There is a ton of terminology floating around regarding electric vehicle (EV) charging. You may have learned about different EV charging “levels,” as well as terms like fast or rapid charging. Another important factor to consider for EV charging is the power current. Electric vehicle charging stations use both alternating current (AC) and direct current (DC) to power EVs. Read on to learn about the differences between both types of electric power, as well as the pros and cons of each.
AC vs. DC Power
Near the turn of the 20th century, Thomas Edison and Nikola Tesla were developing the types of electric power we use today. Edison championed DC power, which started as the standard electricity in the United States. Tesla established AC electricity to combat some of the obstacles DC presented.
DC electricity is current that constantly runs in one direction. This is the power found in fuel cells, solar cells and batteries. While DC power was mostly supplanted by AC for power grid purposes, it has made a resurgence lately due to many modern technologies running on DC power. Computers, LEDs and electric cars are technologies that rely at least in part on DC electricity.
Even though Edison tried to discredit the safety of AC electricity, the ability to more easily alter voltages using a transformer led AC power to become the power grid standard for much of the world. AC electricity is current that reverses direction many times per second. In the United States, AC power reverses direction 60 times per second.
While both AC and DC power have a place in our world today, each has its benefits and drawbacks. Fortunately EV charging stations use both types to power EVs, and deciphering which best suits your needs depends on many factors.
AC and DC Power Pros and Cons
Because so much of our power grid relies on transporting and transforming AC power, it is a great place to start with regard to EV charging. AC power does have some limitations such as speed and stability. Conversely, DC infrastructure is less prevalent, but with powerful modern batteries such as the ones found in EVs, DC electricity is finding a place in our modern world.
Ironically, AC power eventually became known as the safer form of electric power, at least in terms of power grid applications. The ability to easily alter voltages using transformers is the reason we do not have extremely high voltages running in our homes and businesses. AC power is also readily available, and charging stations can often easily use existing power infrastructure. Additionally, AC power is considered safer for frequent use when charging EV batteries, as many EV manufacturers recommend limiting the frequency of DC charging.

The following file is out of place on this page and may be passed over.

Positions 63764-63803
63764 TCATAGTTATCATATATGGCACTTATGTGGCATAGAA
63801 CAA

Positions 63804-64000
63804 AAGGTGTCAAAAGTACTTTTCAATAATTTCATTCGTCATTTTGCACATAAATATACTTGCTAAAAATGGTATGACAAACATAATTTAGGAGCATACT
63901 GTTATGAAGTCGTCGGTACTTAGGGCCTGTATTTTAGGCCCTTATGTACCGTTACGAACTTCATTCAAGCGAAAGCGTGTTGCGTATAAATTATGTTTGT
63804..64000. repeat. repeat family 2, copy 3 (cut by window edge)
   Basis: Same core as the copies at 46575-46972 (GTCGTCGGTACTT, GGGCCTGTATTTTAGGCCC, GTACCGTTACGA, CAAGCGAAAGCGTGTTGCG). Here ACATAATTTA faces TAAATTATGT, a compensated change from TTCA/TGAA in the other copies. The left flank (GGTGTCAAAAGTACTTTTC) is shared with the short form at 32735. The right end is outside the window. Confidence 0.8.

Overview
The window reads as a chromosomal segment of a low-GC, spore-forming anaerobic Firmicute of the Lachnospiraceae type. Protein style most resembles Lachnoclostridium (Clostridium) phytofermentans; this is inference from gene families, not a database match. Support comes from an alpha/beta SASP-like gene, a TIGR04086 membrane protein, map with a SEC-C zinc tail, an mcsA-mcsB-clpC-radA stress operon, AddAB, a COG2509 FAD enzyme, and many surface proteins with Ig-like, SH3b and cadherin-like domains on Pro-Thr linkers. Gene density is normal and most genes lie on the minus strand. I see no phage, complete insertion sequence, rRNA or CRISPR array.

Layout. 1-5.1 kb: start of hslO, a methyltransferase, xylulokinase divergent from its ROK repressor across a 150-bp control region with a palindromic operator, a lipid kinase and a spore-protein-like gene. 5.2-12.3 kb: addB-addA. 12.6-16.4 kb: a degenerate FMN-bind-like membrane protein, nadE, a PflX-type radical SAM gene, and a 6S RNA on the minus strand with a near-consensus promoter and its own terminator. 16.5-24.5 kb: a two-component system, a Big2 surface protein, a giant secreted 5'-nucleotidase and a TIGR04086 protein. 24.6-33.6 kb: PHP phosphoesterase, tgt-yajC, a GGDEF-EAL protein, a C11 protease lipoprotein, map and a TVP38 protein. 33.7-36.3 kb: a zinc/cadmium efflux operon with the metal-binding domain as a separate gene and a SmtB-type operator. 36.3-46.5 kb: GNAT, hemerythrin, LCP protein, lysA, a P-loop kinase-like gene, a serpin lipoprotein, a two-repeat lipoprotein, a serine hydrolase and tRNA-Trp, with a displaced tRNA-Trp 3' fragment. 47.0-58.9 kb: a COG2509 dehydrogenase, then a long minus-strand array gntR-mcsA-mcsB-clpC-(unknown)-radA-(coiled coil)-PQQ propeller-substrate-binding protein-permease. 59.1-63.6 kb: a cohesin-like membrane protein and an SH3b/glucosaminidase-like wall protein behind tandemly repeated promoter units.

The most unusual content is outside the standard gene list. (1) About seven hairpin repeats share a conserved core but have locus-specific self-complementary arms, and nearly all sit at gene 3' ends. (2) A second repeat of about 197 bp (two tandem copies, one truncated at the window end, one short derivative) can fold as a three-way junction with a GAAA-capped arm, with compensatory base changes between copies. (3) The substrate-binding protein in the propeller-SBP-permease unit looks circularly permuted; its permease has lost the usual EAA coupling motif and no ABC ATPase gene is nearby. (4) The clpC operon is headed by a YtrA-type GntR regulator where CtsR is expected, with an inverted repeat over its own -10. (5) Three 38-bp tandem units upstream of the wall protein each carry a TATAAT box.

Because the current is alternating, this type of power can experience electricity loss as it travels distances. This is another reason the power grid uses transformers: By raising the voltage extremely high, power companies can send power great distances and not experience severe electricity loss. The AC also leads to a slower transfer of power, at least at the lower voltages we use in day-to-day applications. For EVs, this means AC charging is slower compared with DC charging.
Edison would likely be thrilled that DC is back in favor today. DC power is more stable due to the consistent flow of current, and as technology develops, companies are becoming better able to transfer DC power over distances with even less electricity loss than AC power. DC power is also a faster form of electricity as it relates to EV charging stations.
The primary drawback of DC power is the corresponding lack of infrastructure. Because the power grid still relies primarily on AC power, DC charging is less widespread, especially in smaller-scale applications. However, thanks to companies like EV Connect, DC charging has never been more accessible. As previously mentioned, there is some debate surrounding how frequent EV drivers should use DC power to charge their vehicles, and most manufacturers recommend against daily DC charging.
EV Charging “Levels” and Power Current
There are three commonly referred to levels of EV charging. The levels (1, 2 and 3) mostly correspond to the speed with which the charger can fill an EV battery:
Level 1 (AC)
The first level is essentially just the power we use in our daily lives: AC power outlets in homes and businesses can power your EV. Level 1 power is inexpensive and accessible; however, this low voltage AC power is the slowest way to charge a vehicle, and for most drivers who regularly use their EV, it is not a viable way to charge.
Level 2 (AC)
AC level 2 charging is the most common form to power EVs. This power still relies on the standard AC, but uses a transformer to raise the voltage and increase the speed with which level 2 can top up an EV. Level 2 charging is a great option for homes, multi-unit dwellings and other businesses, as the speed of these chargers is effective for most EV drivers.
Level 3 (DC)
Sometimes referred to as “fast charging” (DCFC) or “rapid charging” (DCRC), level 3 charging is the fastest way to power an EV. Though it requires more initial setup cost and construction, the stability of DC power in level 3 charging can top up an empty EV battery in as little as 30 minutes. Level 3 chargers are a great option for fuel stations along major routes like interstates.
While the development of electricity began with a heated battle between AC and DC power, the use of both continues today. Fortunately for EV drivers, there is no need to argue because EV charging infrastructure benefits from both AC and DC charging stations. Be sure to check out all of EV Connect’s charging solutions!
Energy.Gov – The War of the Currents: AC vs. DC Power
How Stuff Works – Direct Current Versus Alternating Current
Alternative Fuels Data Center – Developing Infrastructure To Charge Plug-In Electric Vehicles